After one recent failed attempt to take Fort Wagner on Morris Island on South Carolina’s coast, an all-black regiment formed as the 54th Massachusetts Infantry launched an all-out attack on July 18, 1863, that would inspire the 1989 movie “Glory.” Vicious hand-to-hand fighting ensued, with many left dead and wounded as Confederates holding the fort fought back from a fort bristling with artillery. Black troops bravely headed up the parapets, even as many were mowed down by artillery and gunfire. It was one of the prominent moments when African-Americans played a major role in Civil War combat. After the bloodied, tattered regiment was turned back, other Union units also tried to take the fort and failed. Once the fighting subsided, far heavier losses were counted on the Union side with about 1,515 casualties to about 174 Confederates defending the fort. The 54th’s colonel, Robert Gould Shaw, was among the dead. Soon afteward, Federal forces would besiege Fort Wagner and force it to be abandoned by the Confederate defenders in September 1863, far later than Union generals had hoped at that point 150 years ago in the Civil War.
‘Glory’: African-American regiment assaults Fort Wagner
Bryan Collins: Spring cleaning
As this article is being written, the next day’s weather forecast is for that powerful polar vortex to once again dip down into our area, producing cold temperatures and maybe even a little frozen precipitation.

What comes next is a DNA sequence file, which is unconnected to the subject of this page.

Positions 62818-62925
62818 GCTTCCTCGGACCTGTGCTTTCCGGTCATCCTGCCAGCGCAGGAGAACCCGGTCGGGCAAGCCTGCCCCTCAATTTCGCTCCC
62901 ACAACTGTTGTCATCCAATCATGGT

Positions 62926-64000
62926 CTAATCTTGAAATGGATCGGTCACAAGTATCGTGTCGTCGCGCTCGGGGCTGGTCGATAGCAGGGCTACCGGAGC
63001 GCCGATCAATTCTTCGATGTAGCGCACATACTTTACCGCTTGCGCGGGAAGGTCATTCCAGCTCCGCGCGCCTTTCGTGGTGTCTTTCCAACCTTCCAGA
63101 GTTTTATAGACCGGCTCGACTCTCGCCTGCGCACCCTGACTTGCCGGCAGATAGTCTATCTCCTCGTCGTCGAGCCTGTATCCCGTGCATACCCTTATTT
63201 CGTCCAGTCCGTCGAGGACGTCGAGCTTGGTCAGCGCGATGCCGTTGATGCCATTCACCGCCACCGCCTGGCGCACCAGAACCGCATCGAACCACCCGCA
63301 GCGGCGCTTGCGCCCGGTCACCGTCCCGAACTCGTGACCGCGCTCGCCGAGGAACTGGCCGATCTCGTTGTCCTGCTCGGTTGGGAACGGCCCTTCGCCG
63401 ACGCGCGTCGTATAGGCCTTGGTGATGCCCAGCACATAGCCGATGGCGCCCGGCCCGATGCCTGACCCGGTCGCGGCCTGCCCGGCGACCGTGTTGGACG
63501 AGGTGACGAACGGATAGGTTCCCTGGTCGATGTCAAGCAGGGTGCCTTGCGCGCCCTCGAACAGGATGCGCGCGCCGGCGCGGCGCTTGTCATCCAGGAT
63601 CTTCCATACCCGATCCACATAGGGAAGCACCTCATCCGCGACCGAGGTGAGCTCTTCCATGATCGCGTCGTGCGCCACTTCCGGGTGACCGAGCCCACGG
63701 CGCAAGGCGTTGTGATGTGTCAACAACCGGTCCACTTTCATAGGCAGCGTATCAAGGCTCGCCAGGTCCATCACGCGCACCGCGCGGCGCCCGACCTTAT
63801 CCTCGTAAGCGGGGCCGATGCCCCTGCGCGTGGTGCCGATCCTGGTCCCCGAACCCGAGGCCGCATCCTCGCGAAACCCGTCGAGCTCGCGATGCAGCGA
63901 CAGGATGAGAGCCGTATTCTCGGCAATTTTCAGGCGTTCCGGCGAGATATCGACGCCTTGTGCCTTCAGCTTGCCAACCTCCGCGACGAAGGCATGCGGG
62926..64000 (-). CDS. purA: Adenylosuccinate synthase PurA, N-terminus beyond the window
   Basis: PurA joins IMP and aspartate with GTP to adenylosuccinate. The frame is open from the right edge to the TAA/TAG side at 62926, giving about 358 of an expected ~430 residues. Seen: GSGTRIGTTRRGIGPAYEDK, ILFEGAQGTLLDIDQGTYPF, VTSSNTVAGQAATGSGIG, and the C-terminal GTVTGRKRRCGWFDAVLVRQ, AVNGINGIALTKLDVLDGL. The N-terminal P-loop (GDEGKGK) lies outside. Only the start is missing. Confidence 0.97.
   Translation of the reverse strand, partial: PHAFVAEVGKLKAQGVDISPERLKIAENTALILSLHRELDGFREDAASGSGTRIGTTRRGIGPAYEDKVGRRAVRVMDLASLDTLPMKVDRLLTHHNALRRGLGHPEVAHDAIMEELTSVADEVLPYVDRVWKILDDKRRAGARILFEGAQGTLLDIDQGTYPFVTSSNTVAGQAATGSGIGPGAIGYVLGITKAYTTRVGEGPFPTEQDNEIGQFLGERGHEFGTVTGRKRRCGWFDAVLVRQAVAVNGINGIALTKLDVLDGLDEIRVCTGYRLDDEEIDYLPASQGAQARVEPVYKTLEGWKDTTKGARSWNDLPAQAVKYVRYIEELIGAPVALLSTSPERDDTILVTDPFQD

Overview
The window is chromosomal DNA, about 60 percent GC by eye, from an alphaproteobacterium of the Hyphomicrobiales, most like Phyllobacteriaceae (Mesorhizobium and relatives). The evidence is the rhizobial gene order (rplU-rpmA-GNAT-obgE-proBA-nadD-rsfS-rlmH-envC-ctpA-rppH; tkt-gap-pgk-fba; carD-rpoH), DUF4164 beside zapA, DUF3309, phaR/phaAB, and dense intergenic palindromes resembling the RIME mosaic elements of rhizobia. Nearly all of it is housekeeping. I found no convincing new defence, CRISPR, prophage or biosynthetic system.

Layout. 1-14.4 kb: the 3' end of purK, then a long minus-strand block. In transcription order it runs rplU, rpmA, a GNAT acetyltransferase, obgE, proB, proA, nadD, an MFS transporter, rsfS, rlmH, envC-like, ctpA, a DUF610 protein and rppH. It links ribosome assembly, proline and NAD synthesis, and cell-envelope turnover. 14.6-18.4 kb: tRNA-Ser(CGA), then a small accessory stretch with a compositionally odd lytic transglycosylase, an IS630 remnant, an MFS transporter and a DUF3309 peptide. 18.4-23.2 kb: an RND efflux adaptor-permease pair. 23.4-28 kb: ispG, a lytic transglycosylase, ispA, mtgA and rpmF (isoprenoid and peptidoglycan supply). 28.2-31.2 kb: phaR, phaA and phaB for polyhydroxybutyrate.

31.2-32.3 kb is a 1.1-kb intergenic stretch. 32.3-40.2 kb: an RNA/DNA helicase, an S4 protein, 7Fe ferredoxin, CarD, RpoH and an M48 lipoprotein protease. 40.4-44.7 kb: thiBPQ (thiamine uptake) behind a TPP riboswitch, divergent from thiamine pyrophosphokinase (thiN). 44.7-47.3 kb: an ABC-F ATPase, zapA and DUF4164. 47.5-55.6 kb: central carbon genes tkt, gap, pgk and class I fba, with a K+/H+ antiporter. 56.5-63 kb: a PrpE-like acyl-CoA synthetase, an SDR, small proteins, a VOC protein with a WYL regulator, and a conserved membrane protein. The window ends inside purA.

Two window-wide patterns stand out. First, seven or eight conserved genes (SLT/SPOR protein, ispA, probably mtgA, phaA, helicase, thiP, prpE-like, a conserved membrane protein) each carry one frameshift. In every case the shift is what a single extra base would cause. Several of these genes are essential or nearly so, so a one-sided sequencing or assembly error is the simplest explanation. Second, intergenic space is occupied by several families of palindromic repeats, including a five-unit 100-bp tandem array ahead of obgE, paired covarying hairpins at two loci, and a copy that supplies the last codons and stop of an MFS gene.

Church news and notes
The Rev. G. David Henderson: Experiencing God’s fingers
I never preach other ministers’ sermons, nor do I get them from religious books. The method I use to select my pastoral sermons and newspaper devotionals is I know the Holy Spirit is hidden in a scripture, word or words within a scripture, waiting for me to find him, to teach me his interpretations of the Scriptures.
How to watch 'difficult' movies
Last week I finally saw "Schindler's List." Yes, that "Schindler's List" - the Oscar-winning Spielberg movie that earned wide acclaim for its vivid and sensitive portrayal of the Holocaust. It came out 21 years ago, and I've been meaning to see it ever since.
Chester V. Clark III: That first love
I found it in a box of tangled cables and antiquated gadgets. Of course “antiquated” is a relative term, meaning only a few short years when it comes to electronics. It had once been the latest and greatest of the new frontier of smartphones. Just seeing it brought back the memories.
Redesigned Mazda3 among best new small cars
Mazda must be dabbling in black magic.
How else can you explain the fact that this relatively small Japanese company is doing what no one else in the car industry seems to have figured out? They’re building cars that get amazing gas mileage and are exhilarating to drive at the same time.
This Week in The Civil War, for week of Sunday, Feb. 9
Union forces kept up harassing tactics against Confederate forces in Virginia this week 150 years ago in the Civil War.
Bryan Collins: Our friend Jesus
Making friends is not always an easy task for everyone. Some people are outgoing and easygoing. Extroverts thrive on knowing and being liked by many other people. There are others who are more shy and reserved who are completely satisfied having fewer, closer friends.
‘Overdressed’ author rescheduled for Dalton State
A lecture by Elizabeth Cline, the New York fashion writer and author of “Overdressed: The Shockingly High Cost of Cheap Fashion,” has been rescheduled for Thursday, Feb. 13, at 6:30 p.m. in the Goodroe Auditorium at Dalton State College.
This Week in The Civil War, for week of Sunday, Feb. 2
Union Maj. Gen William Sherman began moving thousands of federal troops toward Meridian, Miss., this week 150 years ago in the Civil War, aiming to occupy and destroy the vital railroad junction there — a supply route for the Confederacy.
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- Bryan Collins: Spring cleaning